I am already familiar with your opinion about ABA. Your opinion though differs radically from those of the American Academy of Pediatrics, the US Surgeon General's office, the New York State Department of Health and the Maine Autism Task Force (MADSEC) all of which reviewed hundreds of studies over several decades and concluded that ABA is supported by those studies as an effective autism intervention that helps improve several important areas including behavioral, communication, social and intellect.

In response to my request for numbers and sources to support your conclusions correlating special ed high school failures and ABA you provided the following:

"It is a safe bet to assume"
"It suggests to me"

In other words you have no information or sources to show what numbers of the failing special ed students in question received ABA, for how long, at what ages, or at what developmental level were they when they started.

Against the AAP, US Surgeon General, NYDOH, and MADSEC reviews of ABA based effectiveness you have offered "safe bets", assumptions and suggestions. I will stick with the APP, NYDOH, MADSEC and the US Surgeon General.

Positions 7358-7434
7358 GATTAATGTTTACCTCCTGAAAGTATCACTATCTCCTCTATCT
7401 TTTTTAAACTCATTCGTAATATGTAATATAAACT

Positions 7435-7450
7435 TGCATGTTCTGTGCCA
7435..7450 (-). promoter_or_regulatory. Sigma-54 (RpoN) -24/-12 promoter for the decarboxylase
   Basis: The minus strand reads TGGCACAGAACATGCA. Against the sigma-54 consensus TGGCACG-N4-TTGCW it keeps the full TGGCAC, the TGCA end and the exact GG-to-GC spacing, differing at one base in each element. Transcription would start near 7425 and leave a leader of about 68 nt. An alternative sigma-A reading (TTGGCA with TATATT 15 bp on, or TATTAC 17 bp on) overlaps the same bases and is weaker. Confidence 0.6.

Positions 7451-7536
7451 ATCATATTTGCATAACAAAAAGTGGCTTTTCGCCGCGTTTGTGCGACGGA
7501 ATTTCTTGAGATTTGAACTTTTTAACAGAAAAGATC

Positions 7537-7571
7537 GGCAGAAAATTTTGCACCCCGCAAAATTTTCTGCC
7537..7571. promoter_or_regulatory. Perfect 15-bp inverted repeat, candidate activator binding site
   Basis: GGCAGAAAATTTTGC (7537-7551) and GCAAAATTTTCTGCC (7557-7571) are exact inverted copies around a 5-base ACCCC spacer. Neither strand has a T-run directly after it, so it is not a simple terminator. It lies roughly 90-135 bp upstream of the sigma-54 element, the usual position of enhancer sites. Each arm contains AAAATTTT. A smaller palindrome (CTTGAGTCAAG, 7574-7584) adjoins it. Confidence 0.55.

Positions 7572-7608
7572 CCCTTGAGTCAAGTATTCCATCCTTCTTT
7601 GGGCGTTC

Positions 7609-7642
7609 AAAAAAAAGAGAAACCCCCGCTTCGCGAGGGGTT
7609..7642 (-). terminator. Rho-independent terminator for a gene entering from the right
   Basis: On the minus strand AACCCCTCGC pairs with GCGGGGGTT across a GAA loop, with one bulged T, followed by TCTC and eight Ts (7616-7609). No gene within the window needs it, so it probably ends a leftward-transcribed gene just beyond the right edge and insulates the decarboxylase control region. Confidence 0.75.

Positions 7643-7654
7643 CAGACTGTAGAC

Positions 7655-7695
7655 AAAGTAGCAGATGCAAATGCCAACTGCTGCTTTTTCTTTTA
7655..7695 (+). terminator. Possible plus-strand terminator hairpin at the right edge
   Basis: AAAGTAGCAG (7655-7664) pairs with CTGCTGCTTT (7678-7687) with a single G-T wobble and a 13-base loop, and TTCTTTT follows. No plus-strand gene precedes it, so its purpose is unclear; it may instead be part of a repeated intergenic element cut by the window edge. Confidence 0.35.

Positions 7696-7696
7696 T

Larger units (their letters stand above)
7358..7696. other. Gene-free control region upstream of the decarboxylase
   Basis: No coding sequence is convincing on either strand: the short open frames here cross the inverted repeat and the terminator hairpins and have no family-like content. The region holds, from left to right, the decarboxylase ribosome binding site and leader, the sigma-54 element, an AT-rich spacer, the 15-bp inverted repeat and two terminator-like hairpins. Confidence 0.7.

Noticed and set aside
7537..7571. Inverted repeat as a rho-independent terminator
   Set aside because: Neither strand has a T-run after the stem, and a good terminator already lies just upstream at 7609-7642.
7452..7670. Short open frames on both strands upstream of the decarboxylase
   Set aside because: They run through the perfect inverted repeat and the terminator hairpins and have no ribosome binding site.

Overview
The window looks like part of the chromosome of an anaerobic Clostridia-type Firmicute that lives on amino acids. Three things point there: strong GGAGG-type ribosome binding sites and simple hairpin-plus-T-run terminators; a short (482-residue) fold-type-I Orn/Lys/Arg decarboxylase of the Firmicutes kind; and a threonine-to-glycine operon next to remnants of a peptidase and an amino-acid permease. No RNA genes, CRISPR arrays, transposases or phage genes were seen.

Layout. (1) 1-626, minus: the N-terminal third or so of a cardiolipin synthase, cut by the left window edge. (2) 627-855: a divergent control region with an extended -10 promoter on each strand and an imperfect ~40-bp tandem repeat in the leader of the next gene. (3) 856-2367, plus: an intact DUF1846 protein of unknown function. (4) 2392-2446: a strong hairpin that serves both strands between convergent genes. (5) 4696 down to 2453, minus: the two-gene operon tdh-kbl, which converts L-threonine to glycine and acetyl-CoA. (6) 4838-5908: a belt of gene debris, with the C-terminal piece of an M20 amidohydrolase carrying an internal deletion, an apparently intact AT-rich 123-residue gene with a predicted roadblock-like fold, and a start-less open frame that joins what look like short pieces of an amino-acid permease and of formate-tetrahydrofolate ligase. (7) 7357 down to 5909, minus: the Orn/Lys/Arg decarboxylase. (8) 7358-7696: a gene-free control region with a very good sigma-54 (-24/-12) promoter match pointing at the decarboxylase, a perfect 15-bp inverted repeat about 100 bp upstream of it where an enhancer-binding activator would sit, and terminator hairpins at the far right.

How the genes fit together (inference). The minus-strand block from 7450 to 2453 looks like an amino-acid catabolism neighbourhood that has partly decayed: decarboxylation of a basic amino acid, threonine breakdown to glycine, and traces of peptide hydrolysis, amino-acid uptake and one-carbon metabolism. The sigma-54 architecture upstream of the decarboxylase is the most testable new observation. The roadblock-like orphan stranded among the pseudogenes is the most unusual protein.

JediKnight2 said...

ABA has nothing to do with academics. It relates to speech therapy and a bit of language/pragmatics, including the "W" questions and figures of speech which is not much different compared to preparing for the SAT.

ABA and other speech therapy programs are 'jump-start' programs for autistics- that's not much different compared to giving kids homework in preschool today.

Just as professionals have been figuring out dyslexia doesn't always mean you mix letters and words up, they're figuring things out for ASDs NOW. That's why language therapy currently exists.
When Hurricane Andrew hit South Florida, it caused hectic damage due to no shutters. Now that we have shutters, we have FAR better protection. The same thing applies to us individuals on the autistic spectrum. Yes, our lives are a prank in a way. People who spend all their precious time on the Internet don't even know they could be getting my kind of help, and it's sad.

Unfortunately, no one seems to give a shit due to a lack of PR within this type of program. I get told by my pathologist, "But you can't control people!" Well lady, don't you and other pathologists want to get paid even further? I could be stopping all the chaos (i.e. inability to regulate rules and standards, rigidity, being hypersensitive) going on from all the different messages boards like WrongPlanet but it seems it will never happen. :(